Complementary to broadband, open technologies—those for which the underlying intellectual property, whether it is source code or hardware design, is publicly available—are playing an increasingly important role in the modern economy and companies’ and countries’ ability to innovate. In particular, open source software (OSS) and open source hardware (OSH) have become critical building blocks for both everyday products (cell phones, cars, household appliances, etc.) and cutting-edge emerging technologies (artificial intelligence, big data analytics, etc.). However, since most OSS and OSH is available for free and created through distributed efforts rather than by one particular company, it can be difficult to understand the full economic impact of these critical technologies.


Friday, November 26, 2021

As Misinformation Grows, Scholars Debate How to Improve Open Access - Suzanne Smalley, Inside Higher Ed

While open-access science has made research available worldwide, some scholars worry that misinformation, fraud and politicization have become rampant in a system that rewards speed and sparkle.  While open access has democratized science, to good effect -- making research available to sick patients interested in learning more about their condition or to scientists working in the Global South -- it also has had “second-order effects” that are more concerning, he said. “It’s now easier for scientific literature to be quoted and used in all sorts of political discourse,” Schonfeld said in an interview. “When the methods of scholarly publishing that we use today were first formed, there was no sense that there was going to be a kind of politicized discourse looking for opportunities to misinform the public and intentionally cause disunity.”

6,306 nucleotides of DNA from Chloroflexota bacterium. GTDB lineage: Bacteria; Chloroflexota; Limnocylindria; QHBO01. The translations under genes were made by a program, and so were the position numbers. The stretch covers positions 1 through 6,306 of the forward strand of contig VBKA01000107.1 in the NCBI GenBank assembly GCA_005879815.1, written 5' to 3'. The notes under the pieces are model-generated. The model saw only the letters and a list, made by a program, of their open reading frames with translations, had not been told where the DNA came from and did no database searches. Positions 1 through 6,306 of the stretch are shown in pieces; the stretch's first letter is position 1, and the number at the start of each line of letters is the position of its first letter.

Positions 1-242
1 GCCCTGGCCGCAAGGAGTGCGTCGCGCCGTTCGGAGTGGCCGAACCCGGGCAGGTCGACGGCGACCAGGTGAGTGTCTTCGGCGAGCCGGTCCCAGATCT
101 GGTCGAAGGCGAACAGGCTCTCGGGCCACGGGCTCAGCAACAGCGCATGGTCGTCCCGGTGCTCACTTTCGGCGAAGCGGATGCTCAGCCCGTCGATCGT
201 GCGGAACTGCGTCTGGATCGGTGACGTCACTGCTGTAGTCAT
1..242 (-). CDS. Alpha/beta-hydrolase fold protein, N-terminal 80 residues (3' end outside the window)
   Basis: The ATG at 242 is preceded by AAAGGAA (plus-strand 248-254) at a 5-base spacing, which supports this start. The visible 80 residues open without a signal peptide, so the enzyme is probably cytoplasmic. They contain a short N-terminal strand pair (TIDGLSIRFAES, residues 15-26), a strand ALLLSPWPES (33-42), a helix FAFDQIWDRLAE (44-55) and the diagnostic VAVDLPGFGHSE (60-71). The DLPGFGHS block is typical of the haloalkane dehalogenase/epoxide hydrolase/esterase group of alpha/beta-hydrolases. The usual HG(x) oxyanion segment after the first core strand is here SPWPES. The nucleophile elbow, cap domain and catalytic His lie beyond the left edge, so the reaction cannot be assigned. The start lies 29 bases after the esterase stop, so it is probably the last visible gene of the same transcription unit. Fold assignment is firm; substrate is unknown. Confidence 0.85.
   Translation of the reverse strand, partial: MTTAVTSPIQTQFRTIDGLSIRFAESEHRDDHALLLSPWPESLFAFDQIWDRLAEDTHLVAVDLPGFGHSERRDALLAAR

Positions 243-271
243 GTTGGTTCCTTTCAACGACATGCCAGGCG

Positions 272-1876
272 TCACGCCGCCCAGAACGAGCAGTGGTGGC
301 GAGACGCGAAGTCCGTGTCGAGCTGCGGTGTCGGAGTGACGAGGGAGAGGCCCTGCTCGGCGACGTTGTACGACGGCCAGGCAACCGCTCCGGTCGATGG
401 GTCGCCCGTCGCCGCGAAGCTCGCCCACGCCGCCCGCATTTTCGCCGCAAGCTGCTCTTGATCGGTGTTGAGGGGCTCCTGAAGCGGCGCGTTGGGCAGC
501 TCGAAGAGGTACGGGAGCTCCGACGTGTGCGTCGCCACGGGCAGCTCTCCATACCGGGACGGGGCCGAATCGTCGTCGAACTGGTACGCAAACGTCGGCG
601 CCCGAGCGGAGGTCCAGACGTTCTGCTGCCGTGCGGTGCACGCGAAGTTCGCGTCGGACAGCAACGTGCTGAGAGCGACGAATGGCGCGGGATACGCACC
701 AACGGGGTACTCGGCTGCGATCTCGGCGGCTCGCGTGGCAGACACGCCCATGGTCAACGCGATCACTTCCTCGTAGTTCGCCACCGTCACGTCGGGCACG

Thursday, November 25, 2021

Texas Tech University Libraries announces winners of open access award - Texas Tech

Open access is the free, immediate availability of research articles online, coupled with the rights to use these articles fully in the digital environment. The University Libraries recognizes faculty members for their commitment to open access through four different recognitions: the Open Education Award, the Open Access Publication Award, the Open Access Advocacy Award and the Open Data Award.


Wednesday, November 24, 2021

Lawmakers eye expanding electronic, open-source access to combat college textbook costs - Jesse Scheckner, Florida Politics

The intent, said Rep. Rene Plasencia, the subcommittee chair, was to continue a push toward low-cost, no-cost and open access to e-textbooks, a trend running in tandem with the increased digitization of media. “The education industry is moving in that direction, rightfully so,” he said. “We want to make sure that we’re proactively, as a body, making sure we are engaging in that conversation and not an impediment to any growth that is possible.”